< December 24, 2010 >

Commentary on Psalm 96

 

Is it too idealistic to think that Christmas Eve is one of those times when so many of us (if not all) are ready and willing to do what this psalm exhorts us to do?

Sing to the Lord, bless his name, tell of his salvation, ascribe to the Lord the glory due his name, bring an offering, worship the Lord. That is precisely the atmosphere on Christmas Eve, isn't it? At least, that is the atmosphere we want to create. The psalmist has put words to our deep desires.

Even the motivation for these actions is made clear as the psalmist gives us reason for wanting to sing, bless, tell, ascribe, and worship. This is, in fact, a good cue for the preacher. Remind us why, on this holiest of nights, we have this urge to sing to the Lord. Clarify for us why we gather to worship the babe born in Bethlehem. Give us words for the reason we are so full of gratefulness. Letting the words of the psalmist guide you, you discover, first, the Lord has done marvelous works for us. Like what? Tell us. What are those marvelous works of the Lord you have seen in and around your community?

Next, the Lord is great and is to be praised and revered above all other gods. What could this mean on a night like tonight? Who would ever think of revering any other god but the one true, incarnate Lord whose birth we have been waiting to celebrate? You know better than I do what, for your congregation, is competing for reverence; yes, even on this holy night. However, none of these competitors, not one, can hold a candle to what God Immanuel has done and is doing. He is the one, true Lord who, unlike all the other gods, made the heavens. Yes, the God whom we worship this evening made the heavens. Made them! The competition shrivels at the thought of it.

Perhaps you noticed what I have been doing. I have been telling you of the Lord's salvation, declaring his glory. In like manner, do this psalm for your hearers. Once you get going, my guess is it will be difficult to stop.

Technically speaking, Psalm 96 is one of eight "YHWH is King" psalms (Psalms 93-100 - next week we will encounter another). Since these psalms were likely composed for use at festivals, it is appropriate we encounter them at Christmas. Psalm 96 contains three parts comprised of calls to praise God followed by motivation for praise. Note that the imperatives in the first part of the psalm are verbs of speaking, that is, verbal verbs (sing, tell, declare). The verbs in the latter part of the psalm are verbs of worship, that is, kinesthetic verbs (ascribe, bring an offering, come into the courts, worship). In other words, eventually, our whole beings will be involved.

Whether or not this text is addressed explicitly in your sermon, the psalm nudges you toward creating a time of worship which is both verbal and kinesthetic. You may have visitors who, along with the rest of us, have a sense of wonder this night, but are only ready to put their heads in, and then maybe their right hand. By the end of worship, how might they too put their whole selves in? (In congregations I attend, generally we do not get to the, "And shake it all about." Pardon the hokey moment.)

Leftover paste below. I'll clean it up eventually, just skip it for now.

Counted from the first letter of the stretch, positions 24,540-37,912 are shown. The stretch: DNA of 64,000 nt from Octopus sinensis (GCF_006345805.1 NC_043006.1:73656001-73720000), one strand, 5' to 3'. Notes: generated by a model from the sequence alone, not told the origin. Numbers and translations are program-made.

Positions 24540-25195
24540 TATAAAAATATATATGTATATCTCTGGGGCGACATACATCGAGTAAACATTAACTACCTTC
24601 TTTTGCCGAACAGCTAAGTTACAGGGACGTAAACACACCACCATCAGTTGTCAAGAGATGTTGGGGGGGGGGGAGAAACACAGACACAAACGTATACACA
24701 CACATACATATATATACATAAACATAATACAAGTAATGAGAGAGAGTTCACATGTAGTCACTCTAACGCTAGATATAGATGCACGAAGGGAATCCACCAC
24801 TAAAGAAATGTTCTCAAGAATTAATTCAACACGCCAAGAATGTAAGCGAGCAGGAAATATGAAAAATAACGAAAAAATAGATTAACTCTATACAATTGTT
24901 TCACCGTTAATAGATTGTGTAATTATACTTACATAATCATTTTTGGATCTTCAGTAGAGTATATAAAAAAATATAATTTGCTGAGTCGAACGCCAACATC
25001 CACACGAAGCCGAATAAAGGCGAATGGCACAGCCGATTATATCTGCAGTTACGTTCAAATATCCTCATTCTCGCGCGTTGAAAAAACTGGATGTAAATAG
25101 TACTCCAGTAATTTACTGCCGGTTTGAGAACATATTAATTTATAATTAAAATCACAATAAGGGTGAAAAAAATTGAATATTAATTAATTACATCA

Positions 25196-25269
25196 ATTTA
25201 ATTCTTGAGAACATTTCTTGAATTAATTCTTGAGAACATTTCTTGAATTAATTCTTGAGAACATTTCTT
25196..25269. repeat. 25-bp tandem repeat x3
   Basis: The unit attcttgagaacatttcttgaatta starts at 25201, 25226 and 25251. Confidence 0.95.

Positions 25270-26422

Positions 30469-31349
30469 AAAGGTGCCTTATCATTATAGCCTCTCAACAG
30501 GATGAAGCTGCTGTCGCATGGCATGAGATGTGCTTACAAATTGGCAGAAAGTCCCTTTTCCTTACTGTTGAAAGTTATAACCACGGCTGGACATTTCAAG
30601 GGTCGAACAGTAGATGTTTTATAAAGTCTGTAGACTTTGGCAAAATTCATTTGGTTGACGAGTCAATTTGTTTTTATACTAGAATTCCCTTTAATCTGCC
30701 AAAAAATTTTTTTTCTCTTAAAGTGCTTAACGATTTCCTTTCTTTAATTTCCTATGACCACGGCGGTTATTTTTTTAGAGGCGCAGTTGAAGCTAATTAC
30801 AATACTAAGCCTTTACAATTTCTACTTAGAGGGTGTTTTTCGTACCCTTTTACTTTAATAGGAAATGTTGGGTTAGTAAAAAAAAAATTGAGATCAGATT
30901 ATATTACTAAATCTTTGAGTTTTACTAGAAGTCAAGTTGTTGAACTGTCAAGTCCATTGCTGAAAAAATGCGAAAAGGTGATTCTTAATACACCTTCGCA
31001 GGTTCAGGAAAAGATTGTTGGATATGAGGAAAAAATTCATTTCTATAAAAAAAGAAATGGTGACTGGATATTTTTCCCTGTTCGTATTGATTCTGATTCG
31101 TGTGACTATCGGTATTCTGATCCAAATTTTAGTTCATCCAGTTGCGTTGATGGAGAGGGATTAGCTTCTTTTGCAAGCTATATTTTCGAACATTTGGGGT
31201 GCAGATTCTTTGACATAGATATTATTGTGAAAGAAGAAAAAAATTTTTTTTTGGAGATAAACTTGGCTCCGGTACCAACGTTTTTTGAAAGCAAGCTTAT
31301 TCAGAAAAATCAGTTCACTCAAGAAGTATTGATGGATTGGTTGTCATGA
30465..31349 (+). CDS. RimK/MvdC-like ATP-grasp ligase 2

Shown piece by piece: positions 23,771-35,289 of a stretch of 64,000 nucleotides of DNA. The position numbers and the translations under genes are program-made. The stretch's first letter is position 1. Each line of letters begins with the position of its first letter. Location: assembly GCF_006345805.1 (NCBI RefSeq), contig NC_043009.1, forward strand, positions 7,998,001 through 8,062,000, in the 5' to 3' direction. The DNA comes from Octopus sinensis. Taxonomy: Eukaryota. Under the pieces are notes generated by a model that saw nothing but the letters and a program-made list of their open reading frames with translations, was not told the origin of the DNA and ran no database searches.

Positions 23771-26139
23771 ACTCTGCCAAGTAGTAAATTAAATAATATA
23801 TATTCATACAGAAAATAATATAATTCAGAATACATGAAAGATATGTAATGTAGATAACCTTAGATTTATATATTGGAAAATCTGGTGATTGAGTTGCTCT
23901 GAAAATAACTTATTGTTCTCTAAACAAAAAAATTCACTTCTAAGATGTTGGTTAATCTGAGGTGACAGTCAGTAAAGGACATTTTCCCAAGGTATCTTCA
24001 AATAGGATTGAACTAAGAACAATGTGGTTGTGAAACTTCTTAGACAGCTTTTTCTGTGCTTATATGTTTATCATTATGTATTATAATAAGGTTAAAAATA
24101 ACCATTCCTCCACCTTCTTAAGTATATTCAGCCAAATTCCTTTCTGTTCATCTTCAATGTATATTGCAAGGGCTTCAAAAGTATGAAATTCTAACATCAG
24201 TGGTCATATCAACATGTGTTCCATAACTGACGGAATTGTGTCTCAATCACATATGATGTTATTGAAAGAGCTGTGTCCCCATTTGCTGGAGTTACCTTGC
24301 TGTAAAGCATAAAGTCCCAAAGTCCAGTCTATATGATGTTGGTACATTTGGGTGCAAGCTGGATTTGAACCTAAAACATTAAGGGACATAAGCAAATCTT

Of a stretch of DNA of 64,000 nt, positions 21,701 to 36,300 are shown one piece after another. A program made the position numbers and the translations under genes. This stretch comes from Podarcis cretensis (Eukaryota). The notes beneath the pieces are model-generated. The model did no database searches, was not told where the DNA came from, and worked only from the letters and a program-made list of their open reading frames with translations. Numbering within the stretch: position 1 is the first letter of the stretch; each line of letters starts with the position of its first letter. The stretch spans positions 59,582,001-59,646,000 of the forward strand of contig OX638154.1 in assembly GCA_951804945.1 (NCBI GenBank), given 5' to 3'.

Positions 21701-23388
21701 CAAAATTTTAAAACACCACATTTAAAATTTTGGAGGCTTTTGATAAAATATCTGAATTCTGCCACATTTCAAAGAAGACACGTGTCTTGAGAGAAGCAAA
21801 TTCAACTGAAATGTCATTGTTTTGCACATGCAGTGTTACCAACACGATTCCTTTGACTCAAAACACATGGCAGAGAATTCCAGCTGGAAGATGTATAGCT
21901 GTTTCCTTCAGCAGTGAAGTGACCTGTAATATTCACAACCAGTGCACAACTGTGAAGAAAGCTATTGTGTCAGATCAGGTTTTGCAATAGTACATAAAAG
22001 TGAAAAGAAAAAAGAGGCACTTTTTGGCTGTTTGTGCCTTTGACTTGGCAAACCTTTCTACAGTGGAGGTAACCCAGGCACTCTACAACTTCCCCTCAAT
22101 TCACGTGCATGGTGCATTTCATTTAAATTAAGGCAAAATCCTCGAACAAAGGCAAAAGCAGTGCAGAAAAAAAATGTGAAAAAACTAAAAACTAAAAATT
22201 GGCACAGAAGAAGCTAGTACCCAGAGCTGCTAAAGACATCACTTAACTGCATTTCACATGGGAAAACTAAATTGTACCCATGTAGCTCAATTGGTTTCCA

Not only does the psalmist call our whole beings, voice and body alike, to praise, but the whole creation joins in declaring praises to God and worshiping God. Actually the psalm begins with this invitation for all of creation to rejoice, "O sing to the Lord a new song, all the earth." But, like I did when I first read this psalm (even though I have heard it a hundred times), you may have missed it. "Sing to the Lord all the earth!" Not just the earth's left boot (Italy) or palm (Michigan), but the whole of creation will sing. Imagine the chorus comprised of the heavens, the earth, the sea and all that fills the sea, the field, all the crops, cattle in the field, the trees. Help those who are gathered hear creation's verbal declarations (the bellows and the creaks) and see their kinesthetic acts of praise (bending with the wind, growing with the sunshine). This psalm is a call to proclamation and praise for all the world/all of creation.

Not even the word, judgment, in the psalm can jar us this night. The angels' advice in Luke 2, "Do not be afraid," is well-justified, for this newborn will judge the world with righteousness. He will judge the peoples with his truth; not a truth, or our truth, but with his truth. Oh, to be judged so fairly.

What the psalmist does not know is that we are not apt to declare, "He is coming." Instead, on this holiest of nights, we will declare, "He is here!"